Modern CultureThe treatment of women and the handicapped in the modern world has changedlittle, as illustrated by Edwin A. Abbotts book Flatland, which was written as a socialsatire over one hundred years ago. Physically life in Flatland differs greatly from our own,but socially many similarities are evident between the two worlds. According to the politics of Edwin A. Abbotts Flatland women are regarded asinferior (12). In Despite of few distinguishing physical characteristics to discriminateagainst, from a Flatlanders point of view, women are considered the frailer sex.Order now
Inferiorityis determined by the intellect of the female in relation to male. Since educationalopportunities for women do not exist in Flatland, it is not difficult to refuse rights to thosewho are unaware that they have rights. The frailer sex must constantly make itsappearance known in public because of the lethal capabilities they possess. The capacityto inflict such harm has prompted the powerful male upper classes to limit theopportunities of the inferior gender. When opportunities arise that decrease the barriersuch as the passing of the Colour Bill, they are quickly stifled to maintain the balance ofpower that has been established. Indicated here by the Chief Circle .
. . if the Colour Billpassed, . . . fraud, deception, and hypocrisy would pervade every household.
. . . Sooner thanthis, He cried, Come death.
(33). This Anti-suffrage speech indicates that the ChiefCircle would rather perish than share rights with a woman. It is incomprehensible to mostmen in this society to believe an educated woman may be just as capable as theythemselves are. The situation described in Flatland sounds very bleak, but until recently similarconditions existed in the United States, and though progress has been made still do exist. Very much like Flatland women were also kept from getting an education, and to someextent are still expected to take on traditionally female roles such as nursing and child carewhen entering into schools.
It was very important to keep females out of the classroomfor the same reasons given in Flatland. Women were dangerous to mens jobs and egos,and also would harm the domestic bliss that women had to work so hard to maintain. Today women are striving for equal rights but many have realized that they are still notmaking the progress they should be, women are finding a glass ceiling in many corporatework environments. The glass ceiling refers to the inability of women to find top positionsin corporations many are found in the upper level of a business but are very rarely incontrol. American women were also not given the right to vote until the late twentys thisis relatively recent and were only given the right on the assumption that their husbands hadcontrol over who they cast their vote for. Similarities also occur in the treatment of the handicapped.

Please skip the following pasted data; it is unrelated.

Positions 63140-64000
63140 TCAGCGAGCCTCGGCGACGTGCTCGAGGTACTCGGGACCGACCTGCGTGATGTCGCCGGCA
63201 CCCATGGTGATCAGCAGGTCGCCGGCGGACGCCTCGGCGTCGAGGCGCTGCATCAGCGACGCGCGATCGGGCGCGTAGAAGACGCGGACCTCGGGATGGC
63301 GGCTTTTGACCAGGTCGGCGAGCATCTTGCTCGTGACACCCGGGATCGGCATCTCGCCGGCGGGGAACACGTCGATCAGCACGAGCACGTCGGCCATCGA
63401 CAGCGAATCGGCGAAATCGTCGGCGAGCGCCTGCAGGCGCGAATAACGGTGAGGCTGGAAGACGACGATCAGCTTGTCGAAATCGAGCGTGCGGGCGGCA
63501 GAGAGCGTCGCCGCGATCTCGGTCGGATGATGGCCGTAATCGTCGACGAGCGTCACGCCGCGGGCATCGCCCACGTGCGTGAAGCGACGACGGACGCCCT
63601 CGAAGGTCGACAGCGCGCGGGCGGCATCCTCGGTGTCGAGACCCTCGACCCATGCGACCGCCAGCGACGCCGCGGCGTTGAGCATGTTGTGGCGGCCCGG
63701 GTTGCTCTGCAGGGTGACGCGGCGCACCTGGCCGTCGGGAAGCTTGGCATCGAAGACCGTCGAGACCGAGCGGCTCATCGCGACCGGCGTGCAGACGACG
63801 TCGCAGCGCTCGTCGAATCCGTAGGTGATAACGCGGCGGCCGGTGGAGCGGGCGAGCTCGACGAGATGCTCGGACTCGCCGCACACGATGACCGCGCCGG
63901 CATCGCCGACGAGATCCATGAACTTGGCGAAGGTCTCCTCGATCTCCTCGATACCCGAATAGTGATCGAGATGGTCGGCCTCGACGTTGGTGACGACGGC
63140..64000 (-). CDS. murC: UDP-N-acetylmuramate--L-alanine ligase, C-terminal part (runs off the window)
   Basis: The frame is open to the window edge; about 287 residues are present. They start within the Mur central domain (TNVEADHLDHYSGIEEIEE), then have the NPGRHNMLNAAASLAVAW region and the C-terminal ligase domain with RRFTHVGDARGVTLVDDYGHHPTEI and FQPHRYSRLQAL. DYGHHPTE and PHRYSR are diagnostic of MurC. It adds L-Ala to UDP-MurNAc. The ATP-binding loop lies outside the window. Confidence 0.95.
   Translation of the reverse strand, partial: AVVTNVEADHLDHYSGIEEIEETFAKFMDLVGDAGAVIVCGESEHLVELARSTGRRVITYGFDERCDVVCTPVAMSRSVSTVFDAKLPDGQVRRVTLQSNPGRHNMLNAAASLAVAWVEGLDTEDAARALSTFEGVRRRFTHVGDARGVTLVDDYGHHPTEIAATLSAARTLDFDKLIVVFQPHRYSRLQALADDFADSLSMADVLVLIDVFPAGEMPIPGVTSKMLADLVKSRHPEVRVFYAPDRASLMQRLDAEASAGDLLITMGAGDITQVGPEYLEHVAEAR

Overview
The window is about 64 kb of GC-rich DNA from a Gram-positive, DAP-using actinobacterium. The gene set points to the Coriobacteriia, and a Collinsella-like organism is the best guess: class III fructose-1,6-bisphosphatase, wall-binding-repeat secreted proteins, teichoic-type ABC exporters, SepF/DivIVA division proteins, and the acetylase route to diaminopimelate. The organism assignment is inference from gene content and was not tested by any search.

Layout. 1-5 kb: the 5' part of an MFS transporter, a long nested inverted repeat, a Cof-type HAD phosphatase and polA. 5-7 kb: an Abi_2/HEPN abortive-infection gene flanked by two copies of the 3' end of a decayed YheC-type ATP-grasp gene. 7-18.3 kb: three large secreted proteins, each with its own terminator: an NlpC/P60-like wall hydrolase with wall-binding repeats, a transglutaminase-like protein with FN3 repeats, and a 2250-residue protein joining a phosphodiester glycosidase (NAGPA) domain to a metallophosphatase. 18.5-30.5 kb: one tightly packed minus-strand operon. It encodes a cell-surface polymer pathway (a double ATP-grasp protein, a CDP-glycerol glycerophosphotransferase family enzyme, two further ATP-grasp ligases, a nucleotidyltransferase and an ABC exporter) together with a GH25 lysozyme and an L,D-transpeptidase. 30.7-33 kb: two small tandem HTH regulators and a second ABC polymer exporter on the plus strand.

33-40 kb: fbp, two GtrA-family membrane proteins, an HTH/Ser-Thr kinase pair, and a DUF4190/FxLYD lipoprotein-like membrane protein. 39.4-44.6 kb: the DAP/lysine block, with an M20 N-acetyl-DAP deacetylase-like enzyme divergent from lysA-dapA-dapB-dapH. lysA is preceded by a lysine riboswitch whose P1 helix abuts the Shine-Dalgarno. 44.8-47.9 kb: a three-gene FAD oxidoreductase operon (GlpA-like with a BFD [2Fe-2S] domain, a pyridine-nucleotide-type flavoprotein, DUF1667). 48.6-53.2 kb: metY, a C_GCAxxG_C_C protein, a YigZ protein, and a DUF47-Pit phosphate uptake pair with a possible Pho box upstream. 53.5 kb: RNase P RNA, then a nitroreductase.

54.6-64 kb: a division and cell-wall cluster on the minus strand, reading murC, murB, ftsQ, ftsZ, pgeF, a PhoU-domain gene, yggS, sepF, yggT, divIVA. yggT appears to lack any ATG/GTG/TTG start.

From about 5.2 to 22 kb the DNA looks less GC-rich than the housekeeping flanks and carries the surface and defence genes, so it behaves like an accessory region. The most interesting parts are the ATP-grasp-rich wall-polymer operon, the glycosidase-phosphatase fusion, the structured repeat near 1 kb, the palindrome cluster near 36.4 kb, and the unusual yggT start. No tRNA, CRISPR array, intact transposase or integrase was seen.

In Flatland irregularsides and angles are considered handicaps. The children born with these defects will beunable to live a normal life, they will be less intelligent and looked down upon by society. Children born with defects are immediately destroyed so that the community will not haveto deal with the problems of a handicapped child and to keep the risk of having morehandicapped children low. To some families in Flatland a child with an insufficient numberof sides may be considered handicapped, many of these children were sent to have theirsides broken in order to double the number of sides they have, although this process wasrisky many Flatlanders felt it was the only acceptable option . .
. a glad procession bearsback the little one to his exultant parents, no longer a polygon . . . at least by courtesy.
. . (36). This statement shows that appearances are everything in this society though thechild may not have the development of a circle he will be perceived as one. In modern society the handicapped are often thought of as a burden rather than aneedy human being.
Tests now show if a child will be handicapped even before birth sothe decision to carry out the pregnancy may be made then, still handicapped children areoften abandoned or sent to institutions to be cared for. The termination of a pregnancy onaccount of a handicapped child may be compared to the destruction of any irregularchildren born to Flatland parents. Appearances of .